As you can see, KO’s most recent increase at the time of the screenshot (in 2013) was 9.8%, and we know from a more recent announcement that KO will soon increase its dividend 9% more. We see the 3-yr DGR is 8.4%. In fact, if you look at the 5-yr and 10-yr DGRs, you can see that KO has been sending investors increases of a similar magnitude for a decade. That really is a fabulous record.

Here’s another screen that I use. I believe that it is important to write out a stock’s Story before I invest in it. I capitalize Story, because this is a special step.

What is a Story? It is a brief description of how and why the company makes money. It explains in simple language what the company does, why it’s been successful, and why it’s likely to be successful in the future. It identifies sustainable competitive advantages (often called moats) that help protect the company’s competitive position.

The Story is not a place for showing off your vocabulary or how clever you are. It is a place for simplicity. An intelligent 8th-grader ought to be able to understand the company’s Story and distinguish a good one from a bad one.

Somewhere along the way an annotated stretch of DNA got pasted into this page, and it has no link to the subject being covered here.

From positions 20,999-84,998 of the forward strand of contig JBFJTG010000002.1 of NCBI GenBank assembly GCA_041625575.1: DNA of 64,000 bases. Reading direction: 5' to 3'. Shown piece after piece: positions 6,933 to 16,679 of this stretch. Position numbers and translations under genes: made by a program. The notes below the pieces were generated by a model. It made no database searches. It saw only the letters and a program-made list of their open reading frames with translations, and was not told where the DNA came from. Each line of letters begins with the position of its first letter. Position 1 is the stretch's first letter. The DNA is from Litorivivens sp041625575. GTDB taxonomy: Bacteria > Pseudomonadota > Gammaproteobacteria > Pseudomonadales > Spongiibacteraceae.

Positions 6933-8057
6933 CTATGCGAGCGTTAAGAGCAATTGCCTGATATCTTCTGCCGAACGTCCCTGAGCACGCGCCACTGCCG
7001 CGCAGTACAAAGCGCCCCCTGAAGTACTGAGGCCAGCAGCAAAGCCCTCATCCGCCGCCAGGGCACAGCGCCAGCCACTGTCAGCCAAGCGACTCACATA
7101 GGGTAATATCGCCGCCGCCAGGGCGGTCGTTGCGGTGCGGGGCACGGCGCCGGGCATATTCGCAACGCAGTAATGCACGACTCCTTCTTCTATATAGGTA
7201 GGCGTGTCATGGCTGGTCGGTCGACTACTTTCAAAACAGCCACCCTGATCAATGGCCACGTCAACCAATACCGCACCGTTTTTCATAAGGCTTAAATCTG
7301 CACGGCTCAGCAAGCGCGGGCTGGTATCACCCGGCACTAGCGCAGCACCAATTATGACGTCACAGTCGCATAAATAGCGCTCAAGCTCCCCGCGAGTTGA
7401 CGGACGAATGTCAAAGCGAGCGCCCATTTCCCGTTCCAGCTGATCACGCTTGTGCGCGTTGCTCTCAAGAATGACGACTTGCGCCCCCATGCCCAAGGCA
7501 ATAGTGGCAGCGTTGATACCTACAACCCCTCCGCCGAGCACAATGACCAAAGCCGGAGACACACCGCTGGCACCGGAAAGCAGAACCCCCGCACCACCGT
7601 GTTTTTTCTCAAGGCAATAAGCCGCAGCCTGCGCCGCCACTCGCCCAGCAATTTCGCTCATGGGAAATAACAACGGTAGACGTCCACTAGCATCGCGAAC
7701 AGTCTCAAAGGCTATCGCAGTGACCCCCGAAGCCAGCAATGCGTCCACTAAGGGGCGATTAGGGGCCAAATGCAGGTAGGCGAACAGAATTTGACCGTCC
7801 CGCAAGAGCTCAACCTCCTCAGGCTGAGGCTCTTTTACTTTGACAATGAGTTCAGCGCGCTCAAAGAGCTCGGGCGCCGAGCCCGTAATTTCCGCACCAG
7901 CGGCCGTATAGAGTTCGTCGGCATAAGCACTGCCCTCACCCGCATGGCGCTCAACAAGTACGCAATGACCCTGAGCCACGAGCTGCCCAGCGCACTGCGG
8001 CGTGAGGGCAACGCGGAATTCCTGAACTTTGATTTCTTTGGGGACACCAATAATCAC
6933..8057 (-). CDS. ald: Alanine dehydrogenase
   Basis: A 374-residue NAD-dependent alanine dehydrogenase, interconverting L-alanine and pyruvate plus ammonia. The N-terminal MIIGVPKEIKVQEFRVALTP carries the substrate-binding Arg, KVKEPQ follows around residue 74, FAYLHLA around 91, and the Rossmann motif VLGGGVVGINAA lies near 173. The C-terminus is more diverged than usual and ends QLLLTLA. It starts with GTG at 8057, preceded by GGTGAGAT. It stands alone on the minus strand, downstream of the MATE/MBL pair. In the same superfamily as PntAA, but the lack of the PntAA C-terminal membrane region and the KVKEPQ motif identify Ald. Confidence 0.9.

I follow a simple rule: If I can’t understand how a company makes money, and why it will probably continue to do so, I will not invest in it.

Here is an example of Coke’s Story from my eBook. You will note that I write in a simple direct manner and use abbreviations to save space. This is not an exercise in literature, it is an exercise in investing.

Story: World’s largest beverage company, with ~60% of revenue from outside USA. Brands include Coca-Cola (world’s most recognized brand name), Diet Coke, Coke Zero, Sprite, Fanta, Minute Maid, Dasani, Nestea, VitaminWater, and Powerade. Overall KO has 400 brands and 3500 products, including 14 megabrands with revenues >$1B each. Products sold in >200 countries through extensive network of independent and company-owned bottlers. Global distribution network is significant competitive advantage. Backs brands with continual and massive amount of advertising. About ¾ of sales are from outside North America. International expansion has been decades-long strategy. Globally, KO #1 in sales of sparkling beverages, juice, and ready-to-drink coffee and tea, #2 in sports drinks, and #3 in bottled water. Long-term vision is to double sales from 2009 to 2020, with much of growth coming from developing markets such as China, Russia, African continent, and India, as well as growth in emerging product categories. Huge cash hoard and ongoing share buyback program in addition to managed dividend policy. +12